Wright continues:

American Somalis in Minneapolis have been pleading for help and for a substantive federal investigation into the causes of this autism cluster. All they have received in response are condescending lectures by the MN Dept of Health and reassurances that over-vaccination cannot be the cause.

The likelihood of vaccines being the cause is pretty slim. Remember that there are Somali children who developed autism before receiving any vaccines. There are Somali children who were born in the U.S. and, therefore, received the standard schedule and were thus not "over-vaccinated". Further, there is no evidence to suggest that getting a vaccine for a disease against which the child has already been immunized is detrimental.

Wright goes on to express disbelief that the National Institute of Environmental Health was not looking into an environmental cause for the higher apparent prevalence among Somalis. Let's just stop and think about this for a moment. The Somali population is living in the same areas as non-Somalis. They presumably have a similar standard of living as their non-Somali friends and neighbors. If autism is being cause by an environmental factor, then it should affect all populations regardless of race. However, it isn't. This points to something about the Somalis themselves that is different. In other words, there is most likely some genetic component to the issue. Of the research I managed to find on PubMed, one study suggests that vitamin D (or lack thereof) may play a role among the Somali population. However, this is a very small study of a preliminary nature and needs replication by others.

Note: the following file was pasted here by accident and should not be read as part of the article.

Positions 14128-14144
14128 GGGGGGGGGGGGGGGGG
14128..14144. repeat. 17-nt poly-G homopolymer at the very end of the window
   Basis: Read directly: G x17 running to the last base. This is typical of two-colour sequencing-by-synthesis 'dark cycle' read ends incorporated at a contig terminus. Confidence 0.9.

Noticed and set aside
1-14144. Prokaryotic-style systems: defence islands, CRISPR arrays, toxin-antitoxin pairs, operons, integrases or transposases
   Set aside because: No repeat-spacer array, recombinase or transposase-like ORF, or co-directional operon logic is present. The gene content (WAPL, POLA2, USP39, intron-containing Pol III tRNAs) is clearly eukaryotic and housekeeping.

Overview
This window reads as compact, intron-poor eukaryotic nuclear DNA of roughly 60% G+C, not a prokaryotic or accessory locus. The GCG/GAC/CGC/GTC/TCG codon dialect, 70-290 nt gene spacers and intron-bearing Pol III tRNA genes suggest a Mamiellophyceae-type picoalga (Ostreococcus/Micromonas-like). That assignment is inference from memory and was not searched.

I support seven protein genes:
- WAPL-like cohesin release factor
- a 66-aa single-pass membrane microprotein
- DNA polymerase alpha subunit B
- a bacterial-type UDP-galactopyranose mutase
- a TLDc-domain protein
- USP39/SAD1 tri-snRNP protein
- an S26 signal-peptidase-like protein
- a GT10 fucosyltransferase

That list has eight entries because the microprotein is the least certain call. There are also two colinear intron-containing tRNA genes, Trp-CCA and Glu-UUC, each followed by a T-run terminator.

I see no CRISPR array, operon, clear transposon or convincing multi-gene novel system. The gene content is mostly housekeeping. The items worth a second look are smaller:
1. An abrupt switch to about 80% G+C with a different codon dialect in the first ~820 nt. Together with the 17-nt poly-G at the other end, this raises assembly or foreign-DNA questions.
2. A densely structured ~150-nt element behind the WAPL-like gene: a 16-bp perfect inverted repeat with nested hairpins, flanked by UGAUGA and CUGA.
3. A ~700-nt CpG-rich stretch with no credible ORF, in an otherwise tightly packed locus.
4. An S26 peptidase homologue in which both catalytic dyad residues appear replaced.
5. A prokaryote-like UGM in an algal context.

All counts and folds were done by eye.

But a genetic basis is not what anti-vaccine activists like to hear. So, they bring up false dichotomies:

If the CDC can land helicopters in shopping market parking lots to immediately investigate an EColi outbreak why do they turn into “team give up (my words)” when it comes to autism?